Save the Children organizes intergenerational dialogue on humanitarian priorities in Peru

  • February 02, 2022
  • Area: Climate change and DRM, Education, Governance, Health and nutrition, Humanitarian aid, Protection
  • Representatives from the government and international cooperation reaffirmed their commitment and identified opportunities to work together for the benefit of the most vulnerable children.

With the aim of fostering high-level dialogue, Save the Children organized a working breakfast to highlight humanitarian priorities in Peru, including those related to migration, education, health, and child protection. The event brought together girls and adolescents, government officials, embassies, United Nations agencies, as well as global and regional leaders from Save the Children International.

Representing migrant children, Vanessa, a Venezuelan teenager residing in Peru, called on decision-makers and the international community to involve girls, boys, and adolescents in their workspaces.

“Beyond the need to coordinate with grassroots organizations of migrant people, I want to stress that an accurate understanding of reality can only be achieved by directly involving migrants, including children, as they often serve as the link to the Venezuelan population”, said Vanessa.

Ana Paula, another Venezuelan teenager, reiterated that the migrant population faces multiple difficulties in accessing essential services such as education and healthcare, which are crucial for children. She also drew attention to issues that have become normalized in the country, such as discrimination and the hypersexualization of Venezuelan women, including teenagers. In this regard, she called for the inclusion of actions specifically designed for girls, boys, and adolescents in the migration policy.

During the same event, Amy, a Peruvian teenager, advocated for the integration of migrant individuals, highlighting the prevalent discrimination in the country. “Judging migrants only adds further burden to the act of migration itself,” she reflected.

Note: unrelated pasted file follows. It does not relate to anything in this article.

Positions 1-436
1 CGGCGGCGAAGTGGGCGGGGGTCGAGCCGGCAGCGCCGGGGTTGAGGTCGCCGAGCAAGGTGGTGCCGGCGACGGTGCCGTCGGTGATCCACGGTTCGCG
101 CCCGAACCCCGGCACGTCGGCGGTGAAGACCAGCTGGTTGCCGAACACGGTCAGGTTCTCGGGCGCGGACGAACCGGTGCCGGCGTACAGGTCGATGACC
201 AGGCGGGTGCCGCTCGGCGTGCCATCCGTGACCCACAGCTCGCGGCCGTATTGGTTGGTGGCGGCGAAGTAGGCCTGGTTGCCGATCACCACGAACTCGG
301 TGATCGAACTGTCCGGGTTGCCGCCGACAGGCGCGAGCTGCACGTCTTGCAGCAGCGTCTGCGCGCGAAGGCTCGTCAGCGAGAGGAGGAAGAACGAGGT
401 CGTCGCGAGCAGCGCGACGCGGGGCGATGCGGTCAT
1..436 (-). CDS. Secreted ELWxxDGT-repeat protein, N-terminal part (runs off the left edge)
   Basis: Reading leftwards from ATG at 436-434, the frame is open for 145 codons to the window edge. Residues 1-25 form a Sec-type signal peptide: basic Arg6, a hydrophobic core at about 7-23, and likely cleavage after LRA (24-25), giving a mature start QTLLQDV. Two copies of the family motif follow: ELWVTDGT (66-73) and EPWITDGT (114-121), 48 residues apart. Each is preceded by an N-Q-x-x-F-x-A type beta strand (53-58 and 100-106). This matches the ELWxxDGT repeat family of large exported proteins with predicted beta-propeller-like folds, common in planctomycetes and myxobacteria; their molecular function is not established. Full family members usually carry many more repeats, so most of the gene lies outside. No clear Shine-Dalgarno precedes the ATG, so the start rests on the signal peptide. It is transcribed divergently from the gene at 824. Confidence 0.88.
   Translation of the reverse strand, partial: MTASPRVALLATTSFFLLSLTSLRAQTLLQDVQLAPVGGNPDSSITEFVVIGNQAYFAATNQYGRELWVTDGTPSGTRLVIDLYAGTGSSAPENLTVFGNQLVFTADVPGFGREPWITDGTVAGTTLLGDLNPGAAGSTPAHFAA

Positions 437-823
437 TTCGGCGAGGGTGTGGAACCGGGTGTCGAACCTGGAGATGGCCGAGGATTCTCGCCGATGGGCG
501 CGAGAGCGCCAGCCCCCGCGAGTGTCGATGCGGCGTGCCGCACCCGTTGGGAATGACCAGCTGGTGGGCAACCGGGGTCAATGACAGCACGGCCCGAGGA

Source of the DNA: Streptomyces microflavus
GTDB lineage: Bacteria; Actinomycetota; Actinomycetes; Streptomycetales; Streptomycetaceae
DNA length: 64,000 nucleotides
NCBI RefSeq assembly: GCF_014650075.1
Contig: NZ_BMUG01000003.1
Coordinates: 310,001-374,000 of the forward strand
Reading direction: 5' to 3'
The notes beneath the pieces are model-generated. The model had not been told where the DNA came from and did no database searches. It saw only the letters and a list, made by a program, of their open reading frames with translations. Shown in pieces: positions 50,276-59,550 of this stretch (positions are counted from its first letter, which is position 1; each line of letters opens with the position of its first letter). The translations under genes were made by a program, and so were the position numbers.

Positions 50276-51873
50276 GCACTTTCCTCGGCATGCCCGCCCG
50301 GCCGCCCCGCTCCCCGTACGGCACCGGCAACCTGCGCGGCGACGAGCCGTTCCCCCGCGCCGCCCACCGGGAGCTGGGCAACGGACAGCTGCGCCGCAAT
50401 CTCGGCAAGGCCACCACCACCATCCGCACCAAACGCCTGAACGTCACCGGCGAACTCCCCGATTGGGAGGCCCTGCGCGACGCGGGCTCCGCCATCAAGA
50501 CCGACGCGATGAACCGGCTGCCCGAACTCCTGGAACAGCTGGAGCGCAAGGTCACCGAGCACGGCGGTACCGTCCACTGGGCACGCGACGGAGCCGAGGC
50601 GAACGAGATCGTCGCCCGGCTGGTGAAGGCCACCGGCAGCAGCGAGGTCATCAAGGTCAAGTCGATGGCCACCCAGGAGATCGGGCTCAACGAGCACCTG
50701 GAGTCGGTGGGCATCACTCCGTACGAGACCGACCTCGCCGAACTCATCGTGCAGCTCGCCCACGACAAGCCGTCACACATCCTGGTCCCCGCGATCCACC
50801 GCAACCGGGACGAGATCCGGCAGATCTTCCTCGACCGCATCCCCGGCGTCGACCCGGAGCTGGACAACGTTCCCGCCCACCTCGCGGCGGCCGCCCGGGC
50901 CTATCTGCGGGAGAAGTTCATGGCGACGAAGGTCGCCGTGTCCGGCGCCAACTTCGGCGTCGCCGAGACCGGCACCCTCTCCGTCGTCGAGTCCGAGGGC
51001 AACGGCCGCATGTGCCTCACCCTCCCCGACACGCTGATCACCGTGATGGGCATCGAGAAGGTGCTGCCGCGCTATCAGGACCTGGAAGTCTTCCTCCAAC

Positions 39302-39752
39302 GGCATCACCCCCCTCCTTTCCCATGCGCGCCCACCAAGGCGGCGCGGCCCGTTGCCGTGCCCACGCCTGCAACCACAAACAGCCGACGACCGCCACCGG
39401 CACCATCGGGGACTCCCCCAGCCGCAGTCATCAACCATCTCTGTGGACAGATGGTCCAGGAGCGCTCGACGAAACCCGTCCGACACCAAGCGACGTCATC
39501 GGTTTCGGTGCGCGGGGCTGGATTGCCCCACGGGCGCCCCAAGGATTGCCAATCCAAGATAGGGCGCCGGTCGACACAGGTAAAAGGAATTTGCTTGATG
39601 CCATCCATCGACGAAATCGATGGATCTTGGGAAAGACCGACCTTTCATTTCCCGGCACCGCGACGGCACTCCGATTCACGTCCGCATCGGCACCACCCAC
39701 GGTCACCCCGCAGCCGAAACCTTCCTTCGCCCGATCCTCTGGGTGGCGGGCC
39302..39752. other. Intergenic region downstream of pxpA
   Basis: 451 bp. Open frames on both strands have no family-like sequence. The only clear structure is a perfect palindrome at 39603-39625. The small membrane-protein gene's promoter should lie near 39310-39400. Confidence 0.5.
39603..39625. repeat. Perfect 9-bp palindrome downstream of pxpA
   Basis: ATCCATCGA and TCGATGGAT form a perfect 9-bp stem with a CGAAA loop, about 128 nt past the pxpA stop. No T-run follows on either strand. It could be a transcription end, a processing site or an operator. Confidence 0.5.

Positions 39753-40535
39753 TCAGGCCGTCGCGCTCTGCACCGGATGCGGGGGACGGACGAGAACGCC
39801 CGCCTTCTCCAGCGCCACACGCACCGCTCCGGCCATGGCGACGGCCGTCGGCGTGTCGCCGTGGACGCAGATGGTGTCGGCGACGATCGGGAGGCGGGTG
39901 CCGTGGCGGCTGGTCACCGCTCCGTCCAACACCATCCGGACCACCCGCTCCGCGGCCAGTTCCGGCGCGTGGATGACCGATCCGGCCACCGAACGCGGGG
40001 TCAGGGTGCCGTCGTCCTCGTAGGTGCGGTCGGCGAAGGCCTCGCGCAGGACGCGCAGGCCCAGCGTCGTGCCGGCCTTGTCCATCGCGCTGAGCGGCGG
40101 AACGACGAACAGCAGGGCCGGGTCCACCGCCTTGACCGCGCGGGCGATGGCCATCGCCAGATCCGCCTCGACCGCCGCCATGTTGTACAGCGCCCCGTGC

After listening to their demands, the Minister of Women and Vulnerable Populations, Nancy Tolentino, emphasized the need for effective communication and coordination among different government structures to ensure comprehensive responses to the needs of children. As part of this commitment, it was decided to establish a high-level team to address the specific needs of migrant children and strengthen the Special Protection Units.

Katia Vega, Acting Director of Migration Policy from the National Superintendence of Migrations, announced the establishment of a permanent working group in 2023 focused on resolving issues related to children in human mobility.

Guillermo Laureano, representing the Ministry of Foreign Affairs, highlighted the importance of including a gender perspective in migration networks, considering complex issues such as human trafficking that affect migrant girls and women.

The event also included the participation of high-level representatives from the Ombudsman’s Office, IOM, FAO, UNICEF, UNHCR, World Bank, Inter-American Development Bank, UNDP, and other international cooperation agencies, including Swiss Cooperation, KOICA Peru, and GIZ, as well as officials from the embassies of the United States, European Union, South Korea, Canada, France, and Germany. Global leaders from Save the Children International, such as Greg Ramm, Humanitarian Response Leader; Taiye Babarinsa, Manager of Humanitarian Program Quality; and Victoria Ward, Regional Director for Latin America and the Caribbean, were also present.

Humanitarian Priorities in Peru

  • During the event, Save the Children Peru presented its intervention on climate change, which includes the implementation of the Agro-meteorological Information System (SIA), currently operated by Senamhi, allowing for drought predictions and anticipatory actions.
  • The objectives of the global campaign “Generation Hope” were also discussed, through which Save the Children urgently calls for action on climate change and inequality, with and for children. In Peru, the aim is to include girls, boys, and adolescents in the National Climate Change Strategy for 2050.
  • Regarding food security, the organization presented its work with 117 community kitchens in Metropolitan Lima, providing supplies and nutrition training.
  • In response to the education emergency, which is further complicated by the migration phenomenon, Save the Children has supported 30,000 migrants, refugees, and host community members, in addition to providing training in socio-emotional skills and mental health to 3,000 teachers and 1,000 families.

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